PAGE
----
In a moment of panic I thought- What if I'm too white? Or what if this is wrong? I called up Nikki Scully who is a friend of my Aunt Jerilyn and does Shamanic Journeys for a living. My Aunt had been telling me to contact Nikki for years, any time I mentioned Shamanism or Native American anything. I called her and to my surprise she picked up.

"Hi Nikki, this is Frankie Brandelius, I am Jerilyn's neice. She had told me to call you a while back, but I am just getting around to it because I wanted to ask you a question. Do you think it's okay for me to go on a vision quest?"

"Frankie, hi. I usually don't pick up this phone after hours. You should be fine doing a vision quest as long as you are going with someone who knows what they are doing. Who are you going with, what community?"

"Fred Wahpepah of Seven Circles." Nikki let out a laugh.

"Fred took me on my first vision quest... what... 25 years ago... actually, 25 years this fall, right now. Fred is great, you will be fine. What are your fears? And how is your Aunt?" We talked for a bit longer and I felt affirmed. This was universal timing.

I got in to town I met up with Fred at his house in Richmond. He asked me why I wanted to go on vision quest and told me how the whole thing worked. I felt thrilled and nervous, convinced that I would somehow mess it up.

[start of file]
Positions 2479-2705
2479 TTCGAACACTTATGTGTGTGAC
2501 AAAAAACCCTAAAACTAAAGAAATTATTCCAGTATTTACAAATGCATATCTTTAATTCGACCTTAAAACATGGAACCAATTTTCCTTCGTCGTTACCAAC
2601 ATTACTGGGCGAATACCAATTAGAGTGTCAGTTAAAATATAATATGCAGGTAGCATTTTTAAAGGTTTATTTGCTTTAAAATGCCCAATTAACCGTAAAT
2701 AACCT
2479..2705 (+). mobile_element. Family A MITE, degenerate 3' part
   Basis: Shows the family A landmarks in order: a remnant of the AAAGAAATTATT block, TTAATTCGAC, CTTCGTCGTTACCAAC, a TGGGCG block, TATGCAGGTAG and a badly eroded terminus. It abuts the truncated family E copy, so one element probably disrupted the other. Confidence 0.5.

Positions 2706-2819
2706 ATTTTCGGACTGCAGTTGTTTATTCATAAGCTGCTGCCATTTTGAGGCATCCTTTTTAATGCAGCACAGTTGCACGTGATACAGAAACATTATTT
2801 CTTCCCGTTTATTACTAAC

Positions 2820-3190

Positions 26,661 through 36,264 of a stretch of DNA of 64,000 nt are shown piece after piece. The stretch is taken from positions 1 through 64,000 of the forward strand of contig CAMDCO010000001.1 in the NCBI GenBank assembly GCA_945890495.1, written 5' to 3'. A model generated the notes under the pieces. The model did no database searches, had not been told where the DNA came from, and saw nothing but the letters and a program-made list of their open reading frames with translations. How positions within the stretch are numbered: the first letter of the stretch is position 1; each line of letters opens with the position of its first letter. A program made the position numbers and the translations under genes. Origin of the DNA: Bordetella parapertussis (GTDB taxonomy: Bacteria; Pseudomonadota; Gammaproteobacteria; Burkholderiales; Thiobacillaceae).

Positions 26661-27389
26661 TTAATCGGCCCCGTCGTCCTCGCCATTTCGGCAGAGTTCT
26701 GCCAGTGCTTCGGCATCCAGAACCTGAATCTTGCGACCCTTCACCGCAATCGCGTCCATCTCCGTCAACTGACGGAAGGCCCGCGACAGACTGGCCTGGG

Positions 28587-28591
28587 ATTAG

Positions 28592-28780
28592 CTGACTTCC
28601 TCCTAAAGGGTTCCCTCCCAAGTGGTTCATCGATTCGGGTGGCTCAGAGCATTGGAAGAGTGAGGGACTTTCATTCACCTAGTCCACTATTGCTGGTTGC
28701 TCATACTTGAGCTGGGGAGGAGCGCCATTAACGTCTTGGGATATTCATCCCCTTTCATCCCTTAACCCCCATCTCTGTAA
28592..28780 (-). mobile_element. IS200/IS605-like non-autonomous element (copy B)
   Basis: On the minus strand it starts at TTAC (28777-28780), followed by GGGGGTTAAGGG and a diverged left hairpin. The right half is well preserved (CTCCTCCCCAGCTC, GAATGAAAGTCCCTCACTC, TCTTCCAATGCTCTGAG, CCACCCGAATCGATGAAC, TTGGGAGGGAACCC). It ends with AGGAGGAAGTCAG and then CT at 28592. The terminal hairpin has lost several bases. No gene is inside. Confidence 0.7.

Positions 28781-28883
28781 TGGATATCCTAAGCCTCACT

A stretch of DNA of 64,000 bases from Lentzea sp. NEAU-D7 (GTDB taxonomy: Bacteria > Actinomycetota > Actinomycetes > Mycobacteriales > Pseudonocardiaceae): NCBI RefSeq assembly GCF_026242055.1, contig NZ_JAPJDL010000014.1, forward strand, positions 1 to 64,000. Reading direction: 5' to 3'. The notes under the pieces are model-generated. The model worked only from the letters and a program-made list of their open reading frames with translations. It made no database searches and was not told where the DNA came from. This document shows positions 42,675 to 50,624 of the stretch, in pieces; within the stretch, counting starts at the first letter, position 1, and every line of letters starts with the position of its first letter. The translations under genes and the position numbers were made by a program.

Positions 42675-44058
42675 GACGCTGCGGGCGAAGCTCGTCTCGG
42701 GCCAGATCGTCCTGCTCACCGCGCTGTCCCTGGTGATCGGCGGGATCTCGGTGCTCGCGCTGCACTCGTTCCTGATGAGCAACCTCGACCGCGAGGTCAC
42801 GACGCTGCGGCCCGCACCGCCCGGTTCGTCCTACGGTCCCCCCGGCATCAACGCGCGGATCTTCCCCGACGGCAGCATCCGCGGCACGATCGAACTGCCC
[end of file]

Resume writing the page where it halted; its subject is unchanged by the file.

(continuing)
At the wedding the following day I told my friend Alecia about the vision quest. "Whapepah? That is my daughters doctors name. Ask him if is wife is a pediatrician! We love her." And indeed, of course, his wife is.

I met up with my Aunt while I was in San Francisco and she told me about Lit Quake- a writer's convention that was happening that week, that for some odd reason didn't pop up in my internet searches. I only made it to one of the panels where five new authors discussed what it takes to be in the industry. The next day, after much preparation for the ceremony that I'm not going to get into here- I arrived in Mendocino and met Joanna- she would be the woman cook in charge of the kitchen throughout the vision quest. "I recognize you- were you at Lit Quake?" She asked me. Wild. I also learned later that day that Fred had been on tour with Rolling Thunder who was a good friend of my Aunt as well. All of these elements affirmed that I was right where I was supposed to be.